Buettner's 2015 book, The Blue Zones Solution: Eating and Living Like the World's Healthiest People became a New York Times Best Seller.[9] The book was featured on the cover of Parade and Buettner was interviewed extensively on national media, including the Today Show, NBC Nightly News, Fox, NPR, and the Dr. Oz Show.

Blue Zones Project

In 2010, Buettner partnered with Healthways a global health and well-being company to scale the Blue Zones city work under the rubric of Blue Zones Projects ™[10]

In 2010, the Blue Zones Project team partnered Beach Cities Health District in Southern California to apply Blue Zone principles to three California communities—Redondo Beach, Hermosa Beach, and Manhattan Beach. Their work occasioned the lowering of BMI by 14% and smoking by 30%, as well as increasing healthy eating and exercise.[11]

In 2011, the Blue Zones Project joined forces with Wellmark Blue Cross and Blue Shield to deliver the Blue Zones Project across the State of Iowa as the cornerstone of the Governor’s Healthiest State Initiative and is at work in 18 cities there to effect change.

In 2013 Projects began in Fort Worth, Texas and the State of Hawaii.[12][13]

In 2014, work began in Naples, Florida, South Bend, Indiana and Klamath Falls, Oregon.[10]

Public speaking



  1. 1 2 Buettner, Dan. (November 2005) . The Rake. Accessed September 14, 2007.
  2. Carlyle, Erin. "DAN BUETTNER'S BLUE ZONES TEACH NINE SECRETS OF A LONGER LIFE." City Pages. N.p., 3 Feb. 2010. Web. 24 June 2015.
  3. 1 2 3 "Pioneer in exploration and education to speak about team motivation at national conference". CUPA-HR 30 (7). July 2003. Archived from the original on 2004-08-28. Retrieved September 14, 2007.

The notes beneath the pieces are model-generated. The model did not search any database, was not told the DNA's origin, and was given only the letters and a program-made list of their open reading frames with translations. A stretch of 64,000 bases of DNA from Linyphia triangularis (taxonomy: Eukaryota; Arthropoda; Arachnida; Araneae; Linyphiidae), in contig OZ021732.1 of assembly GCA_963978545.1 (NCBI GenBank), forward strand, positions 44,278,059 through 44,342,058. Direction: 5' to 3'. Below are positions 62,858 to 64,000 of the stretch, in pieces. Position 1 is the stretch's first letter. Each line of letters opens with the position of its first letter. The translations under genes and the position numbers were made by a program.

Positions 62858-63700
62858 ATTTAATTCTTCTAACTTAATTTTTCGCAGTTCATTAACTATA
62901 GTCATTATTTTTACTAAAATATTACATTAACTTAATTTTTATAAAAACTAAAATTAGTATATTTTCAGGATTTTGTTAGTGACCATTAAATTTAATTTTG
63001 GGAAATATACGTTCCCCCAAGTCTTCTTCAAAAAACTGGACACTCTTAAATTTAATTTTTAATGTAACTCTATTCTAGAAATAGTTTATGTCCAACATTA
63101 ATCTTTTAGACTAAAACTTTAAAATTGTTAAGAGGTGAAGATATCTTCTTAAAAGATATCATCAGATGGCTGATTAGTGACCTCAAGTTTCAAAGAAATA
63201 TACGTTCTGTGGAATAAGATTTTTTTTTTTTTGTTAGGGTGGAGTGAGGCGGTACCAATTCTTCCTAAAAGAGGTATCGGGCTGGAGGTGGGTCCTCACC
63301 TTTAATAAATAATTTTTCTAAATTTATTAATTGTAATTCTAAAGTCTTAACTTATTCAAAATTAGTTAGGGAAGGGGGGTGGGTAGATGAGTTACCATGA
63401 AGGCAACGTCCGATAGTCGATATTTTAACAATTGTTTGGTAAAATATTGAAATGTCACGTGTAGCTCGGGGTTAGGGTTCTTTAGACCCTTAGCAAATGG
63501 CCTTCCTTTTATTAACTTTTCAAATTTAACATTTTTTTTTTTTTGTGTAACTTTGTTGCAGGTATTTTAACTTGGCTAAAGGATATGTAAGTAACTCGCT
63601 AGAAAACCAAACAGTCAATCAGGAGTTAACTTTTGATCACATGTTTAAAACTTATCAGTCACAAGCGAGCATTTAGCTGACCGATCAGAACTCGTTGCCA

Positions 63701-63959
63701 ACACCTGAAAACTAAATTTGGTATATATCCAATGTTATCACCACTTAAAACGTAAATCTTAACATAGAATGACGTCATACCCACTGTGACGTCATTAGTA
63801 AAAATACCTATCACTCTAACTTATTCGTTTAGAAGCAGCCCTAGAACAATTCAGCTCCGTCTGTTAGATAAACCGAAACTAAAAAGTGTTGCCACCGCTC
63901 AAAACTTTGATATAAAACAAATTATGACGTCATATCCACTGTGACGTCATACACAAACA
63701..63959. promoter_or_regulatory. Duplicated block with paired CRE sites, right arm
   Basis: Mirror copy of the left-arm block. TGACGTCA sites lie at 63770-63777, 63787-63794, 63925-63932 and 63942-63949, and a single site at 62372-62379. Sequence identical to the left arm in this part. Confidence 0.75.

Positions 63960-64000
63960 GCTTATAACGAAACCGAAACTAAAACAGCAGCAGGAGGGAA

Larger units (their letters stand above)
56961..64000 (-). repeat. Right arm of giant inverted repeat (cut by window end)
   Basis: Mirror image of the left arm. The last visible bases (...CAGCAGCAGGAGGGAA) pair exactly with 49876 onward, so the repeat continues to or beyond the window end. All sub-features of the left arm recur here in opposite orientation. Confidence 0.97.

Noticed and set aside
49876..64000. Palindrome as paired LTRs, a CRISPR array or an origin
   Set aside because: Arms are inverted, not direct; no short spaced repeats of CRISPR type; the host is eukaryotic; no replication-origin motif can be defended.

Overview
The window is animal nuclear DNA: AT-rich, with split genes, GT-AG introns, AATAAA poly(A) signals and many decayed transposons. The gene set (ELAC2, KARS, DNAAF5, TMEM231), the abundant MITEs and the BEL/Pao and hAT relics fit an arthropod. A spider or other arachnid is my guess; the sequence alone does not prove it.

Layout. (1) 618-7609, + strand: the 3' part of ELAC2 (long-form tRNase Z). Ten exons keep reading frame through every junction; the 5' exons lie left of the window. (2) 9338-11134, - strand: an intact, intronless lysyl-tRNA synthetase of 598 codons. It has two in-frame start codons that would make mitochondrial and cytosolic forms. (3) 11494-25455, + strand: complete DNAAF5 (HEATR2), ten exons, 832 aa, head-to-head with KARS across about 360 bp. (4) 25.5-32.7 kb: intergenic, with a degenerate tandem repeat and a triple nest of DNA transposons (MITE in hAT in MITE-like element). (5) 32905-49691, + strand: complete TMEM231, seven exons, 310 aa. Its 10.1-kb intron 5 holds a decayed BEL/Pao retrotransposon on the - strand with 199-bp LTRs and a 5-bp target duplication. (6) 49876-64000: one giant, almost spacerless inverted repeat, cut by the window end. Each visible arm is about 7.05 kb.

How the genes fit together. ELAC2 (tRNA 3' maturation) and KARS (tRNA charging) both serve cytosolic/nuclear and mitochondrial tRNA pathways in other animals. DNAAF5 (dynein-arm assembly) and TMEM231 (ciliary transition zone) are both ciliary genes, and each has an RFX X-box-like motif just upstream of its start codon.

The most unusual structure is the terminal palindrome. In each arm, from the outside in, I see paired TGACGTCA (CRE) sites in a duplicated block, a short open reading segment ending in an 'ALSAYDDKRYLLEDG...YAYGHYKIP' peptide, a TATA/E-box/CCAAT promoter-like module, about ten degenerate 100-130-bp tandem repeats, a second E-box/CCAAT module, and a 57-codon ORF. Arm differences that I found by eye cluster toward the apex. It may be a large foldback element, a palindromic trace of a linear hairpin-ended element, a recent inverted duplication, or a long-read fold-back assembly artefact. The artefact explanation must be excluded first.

4. "Faculty Expertise in Aging and Long-Term Care". Sph.umn.edu. 2013-12-17. Retrieved 2016-07-27.
  5. Potter, Ned. (January 18, 2007). Finding the keys to longevity. ABC News. Accessed September 14, 2007.
  6. On assignment—the secret of longevity National Geographic Accessed September 14, 2007.
  7. Buettner, Dan. "The Finnish Town That Went on a Diet." The Atlantic. Atlantic Media Company, 07 Apr. 2015. Web. 24 June 2015.
  8. Underwood, Anne. "How Public Policy Can Prevent Heart Disease." NewsWeek. NewsWeek, 2 Apr. 2010. Web. 24 June 2015.
  9. http://www.nytimes.com/best-sellers-books/2015-04-26/advice-how-to-and-miscellaneous/list.html
  10. 1 2 "Blue Zones Project". Communities.bluezonesproject.com. Retrieved 2016-07-27.
  11. "Blue Zones Redondo Beach, Hermosa Beach, Manhattan Beach health initiative". Easyreadernews.com. Retrieved 2016-07-27.
  12. "Blue Zones Project - Fort Worth". Fortworth.bluezonesproject.com. Retrieved 2016-07-27.
  13. "Blue Zones Project - Hawaii". Hawaii.bluezonesproject.com. Retrieved 2016-07-27.
  14. "Press Release: President Clinton Announces Program for Second Annual Health Matters Conference". Clinton Foundation. 2013-01-09. Retrieved 2016-07-27.
  15. "The World We Build- Dan Buettner Zeitgeist *Americas 2012". YouTube. 2012-10-16. Retrieved 2016-07-27.
  16. http://www.ted.com/speakers/dan_buettner

Further reading

External links